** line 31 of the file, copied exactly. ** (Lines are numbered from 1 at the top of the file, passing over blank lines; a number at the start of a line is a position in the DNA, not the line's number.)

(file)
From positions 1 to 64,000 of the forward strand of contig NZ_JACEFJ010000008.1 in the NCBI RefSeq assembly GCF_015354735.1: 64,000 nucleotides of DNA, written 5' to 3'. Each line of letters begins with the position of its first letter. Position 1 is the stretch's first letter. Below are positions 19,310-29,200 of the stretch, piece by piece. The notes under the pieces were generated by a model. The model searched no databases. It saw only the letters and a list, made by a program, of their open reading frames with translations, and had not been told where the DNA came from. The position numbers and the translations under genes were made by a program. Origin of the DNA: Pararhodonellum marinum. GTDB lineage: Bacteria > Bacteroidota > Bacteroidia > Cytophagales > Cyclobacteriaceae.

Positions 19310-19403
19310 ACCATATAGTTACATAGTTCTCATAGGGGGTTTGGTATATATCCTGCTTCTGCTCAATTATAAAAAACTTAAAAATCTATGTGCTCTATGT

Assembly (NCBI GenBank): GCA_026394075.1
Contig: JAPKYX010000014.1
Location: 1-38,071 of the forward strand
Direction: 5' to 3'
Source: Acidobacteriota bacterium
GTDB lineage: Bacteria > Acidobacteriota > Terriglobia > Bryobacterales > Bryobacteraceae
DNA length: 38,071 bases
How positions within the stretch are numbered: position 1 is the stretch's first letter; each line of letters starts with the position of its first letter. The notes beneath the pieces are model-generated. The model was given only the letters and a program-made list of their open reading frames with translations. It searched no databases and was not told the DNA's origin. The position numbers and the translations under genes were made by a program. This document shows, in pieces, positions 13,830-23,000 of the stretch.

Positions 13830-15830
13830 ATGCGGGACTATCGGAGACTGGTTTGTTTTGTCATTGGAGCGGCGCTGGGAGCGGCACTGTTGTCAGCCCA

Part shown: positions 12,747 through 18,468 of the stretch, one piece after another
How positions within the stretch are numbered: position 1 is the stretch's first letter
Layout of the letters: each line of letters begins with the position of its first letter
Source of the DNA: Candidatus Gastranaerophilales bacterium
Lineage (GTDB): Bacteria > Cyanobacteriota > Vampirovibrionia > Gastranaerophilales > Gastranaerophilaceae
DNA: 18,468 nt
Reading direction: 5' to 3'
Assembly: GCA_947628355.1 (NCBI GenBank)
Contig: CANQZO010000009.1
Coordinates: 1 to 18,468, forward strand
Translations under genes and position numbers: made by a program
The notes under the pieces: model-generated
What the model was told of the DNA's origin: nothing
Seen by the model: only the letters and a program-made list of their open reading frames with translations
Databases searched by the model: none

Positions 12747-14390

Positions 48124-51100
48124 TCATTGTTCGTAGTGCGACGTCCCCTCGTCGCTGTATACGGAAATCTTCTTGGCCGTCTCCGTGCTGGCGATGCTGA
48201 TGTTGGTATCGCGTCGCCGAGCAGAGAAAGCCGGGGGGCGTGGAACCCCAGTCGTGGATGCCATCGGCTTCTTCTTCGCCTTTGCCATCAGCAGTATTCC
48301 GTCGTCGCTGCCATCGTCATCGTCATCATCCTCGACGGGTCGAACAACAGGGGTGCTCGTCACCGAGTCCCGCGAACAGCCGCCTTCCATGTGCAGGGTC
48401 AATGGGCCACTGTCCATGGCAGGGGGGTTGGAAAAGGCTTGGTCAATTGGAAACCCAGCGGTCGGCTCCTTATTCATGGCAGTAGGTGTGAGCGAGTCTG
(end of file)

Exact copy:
48124 TCATTGTTCGTAGTGCGACGTCCCCTCGTCGCTGTATACGGAAATCTTCTTGGCCGTCTCCGTGCTGGCGATGCTGA